It's impossible not to keep comparing Serkis' version of this classic story to Disney's 2016 live-action remake of its own 1967 animated family favorite. In Disney's remake, the animals are remarkably photo-realistic. But Serkis is purposefully trying to achieve something entirely different. The motion capture is used to make the animal characters deeper, richer and almost more recognizably human.
This no doubt presents more of a challenge for the actors than straightforward voice work, and as a result the animals are expressive and affecting. They're more well-rounded and relatable than their Disney counterparts, even if they're not as instantly charming. Christian Bale's nuanced performance as Bagheera the panther and Benedict Cumberbatch's ferocity as tiger Shere Khan are standouts that translate particularly powerfully through the performance capture.
But as you'll have guessed from the film's title, it's not all about the animals. In Disney's version, Mowgli felt more like a narrative device drawing the animals of the jungle together so we could hear their stories. In Serkis' hands, Mowgli is less of an ensemble player. His character development is central to the plot, especially in the second half. The movie feels like a coming-of-age tale as the man-cub seeks to establish his identity as not quite human, not quite wolf -- simultaneously both and neither.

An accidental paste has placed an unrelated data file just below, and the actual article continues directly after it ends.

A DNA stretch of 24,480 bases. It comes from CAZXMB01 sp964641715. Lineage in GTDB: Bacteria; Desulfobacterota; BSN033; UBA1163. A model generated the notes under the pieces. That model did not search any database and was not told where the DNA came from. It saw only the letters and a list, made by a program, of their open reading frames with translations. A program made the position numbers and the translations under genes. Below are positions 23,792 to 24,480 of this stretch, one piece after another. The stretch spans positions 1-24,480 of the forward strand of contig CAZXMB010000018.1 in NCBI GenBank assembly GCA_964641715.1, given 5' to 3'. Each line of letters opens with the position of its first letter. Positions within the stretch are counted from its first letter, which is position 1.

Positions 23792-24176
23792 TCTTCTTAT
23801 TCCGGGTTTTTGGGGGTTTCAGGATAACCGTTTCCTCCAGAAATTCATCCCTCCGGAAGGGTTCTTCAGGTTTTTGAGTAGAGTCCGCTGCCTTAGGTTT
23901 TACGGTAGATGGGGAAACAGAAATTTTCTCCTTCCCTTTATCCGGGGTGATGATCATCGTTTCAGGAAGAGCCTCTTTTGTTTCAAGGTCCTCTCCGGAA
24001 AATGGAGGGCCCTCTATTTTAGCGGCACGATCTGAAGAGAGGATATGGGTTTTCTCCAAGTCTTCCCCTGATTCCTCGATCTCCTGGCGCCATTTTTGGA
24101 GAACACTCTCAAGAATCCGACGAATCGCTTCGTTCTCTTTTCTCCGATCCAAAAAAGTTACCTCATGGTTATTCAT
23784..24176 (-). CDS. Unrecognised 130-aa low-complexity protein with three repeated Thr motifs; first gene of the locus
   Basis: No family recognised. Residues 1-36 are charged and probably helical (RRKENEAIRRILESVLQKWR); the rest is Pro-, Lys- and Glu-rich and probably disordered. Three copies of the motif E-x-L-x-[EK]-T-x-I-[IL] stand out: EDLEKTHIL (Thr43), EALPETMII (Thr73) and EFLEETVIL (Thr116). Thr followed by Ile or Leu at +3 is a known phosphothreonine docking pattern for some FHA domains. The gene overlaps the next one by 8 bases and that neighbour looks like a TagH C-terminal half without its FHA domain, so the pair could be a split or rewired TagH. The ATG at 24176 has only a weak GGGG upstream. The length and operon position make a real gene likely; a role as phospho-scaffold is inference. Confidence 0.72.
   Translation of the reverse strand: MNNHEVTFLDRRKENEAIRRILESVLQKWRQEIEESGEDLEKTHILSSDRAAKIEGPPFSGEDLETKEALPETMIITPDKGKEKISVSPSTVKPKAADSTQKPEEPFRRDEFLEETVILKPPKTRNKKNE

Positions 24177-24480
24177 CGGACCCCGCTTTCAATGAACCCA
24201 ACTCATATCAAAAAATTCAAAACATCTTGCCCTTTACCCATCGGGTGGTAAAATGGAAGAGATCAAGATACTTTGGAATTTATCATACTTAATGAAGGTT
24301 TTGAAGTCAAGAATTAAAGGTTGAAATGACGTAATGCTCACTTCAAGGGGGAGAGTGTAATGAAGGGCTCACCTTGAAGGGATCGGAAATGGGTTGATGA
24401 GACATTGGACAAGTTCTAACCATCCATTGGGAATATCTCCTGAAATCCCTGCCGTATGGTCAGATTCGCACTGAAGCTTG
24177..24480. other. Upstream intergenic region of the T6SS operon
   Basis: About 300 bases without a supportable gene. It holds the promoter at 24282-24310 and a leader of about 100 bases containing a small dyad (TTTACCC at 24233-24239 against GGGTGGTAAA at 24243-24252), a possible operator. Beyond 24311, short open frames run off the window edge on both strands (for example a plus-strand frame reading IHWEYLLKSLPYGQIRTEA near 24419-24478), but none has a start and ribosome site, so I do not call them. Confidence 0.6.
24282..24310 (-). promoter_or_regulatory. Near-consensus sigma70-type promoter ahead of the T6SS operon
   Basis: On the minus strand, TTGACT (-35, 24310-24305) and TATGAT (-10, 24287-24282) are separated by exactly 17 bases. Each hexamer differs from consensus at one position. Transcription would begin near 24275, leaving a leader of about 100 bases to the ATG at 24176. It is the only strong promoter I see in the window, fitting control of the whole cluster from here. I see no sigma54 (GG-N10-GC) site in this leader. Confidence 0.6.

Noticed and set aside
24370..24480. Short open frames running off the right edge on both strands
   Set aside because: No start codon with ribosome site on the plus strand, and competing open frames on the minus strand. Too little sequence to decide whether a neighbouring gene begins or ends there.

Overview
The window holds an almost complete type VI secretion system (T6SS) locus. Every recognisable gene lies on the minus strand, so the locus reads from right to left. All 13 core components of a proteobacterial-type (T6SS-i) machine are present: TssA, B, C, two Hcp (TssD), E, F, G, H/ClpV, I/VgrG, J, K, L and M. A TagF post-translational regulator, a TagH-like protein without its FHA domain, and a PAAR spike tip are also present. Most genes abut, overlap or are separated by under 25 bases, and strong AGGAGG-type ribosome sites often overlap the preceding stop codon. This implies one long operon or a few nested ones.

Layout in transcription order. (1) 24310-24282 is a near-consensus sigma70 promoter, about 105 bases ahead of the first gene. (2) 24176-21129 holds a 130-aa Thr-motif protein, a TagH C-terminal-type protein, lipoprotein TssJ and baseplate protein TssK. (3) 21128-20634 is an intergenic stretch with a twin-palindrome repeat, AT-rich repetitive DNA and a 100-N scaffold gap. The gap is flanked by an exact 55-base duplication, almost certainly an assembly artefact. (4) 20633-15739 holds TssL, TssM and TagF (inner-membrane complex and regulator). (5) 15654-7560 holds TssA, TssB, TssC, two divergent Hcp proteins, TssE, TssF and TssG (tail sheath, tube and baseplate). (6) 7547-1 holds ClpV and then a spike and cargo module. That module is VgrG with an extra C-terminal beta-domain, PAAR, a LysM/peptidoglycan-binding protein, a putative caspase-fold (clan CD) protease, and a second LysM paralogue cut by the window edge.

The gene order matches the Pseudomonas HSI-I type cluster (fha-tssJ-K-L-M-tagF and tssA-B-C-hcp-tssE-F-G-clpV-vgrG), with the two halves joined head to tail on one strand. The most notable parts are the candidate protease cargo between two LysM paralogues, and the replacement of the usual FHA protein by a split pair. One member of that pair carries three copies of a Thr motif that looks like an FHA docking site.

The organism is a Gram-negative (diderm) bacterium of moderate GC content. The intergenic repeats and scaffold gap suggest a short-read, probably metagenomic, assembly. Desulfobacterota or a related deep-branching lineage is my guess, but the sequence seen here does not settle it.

It did come as a surprise when, bang in the middle of the film, the plot veered wildly off course from the familiar narrative the Disney films established atop Kipling's work. Some may hate this startling divergence, but I enjoyed the sudden realization that I didn't know exactly what was going to happen next, especially after being lulled into a false sense of security by familiar opening scenes.
Serkis has made a visually arresting film that Netflix is lucky to have gotten its hands on. It has more than the bear necessities required to put it on your watch list, even if it is lacking the music.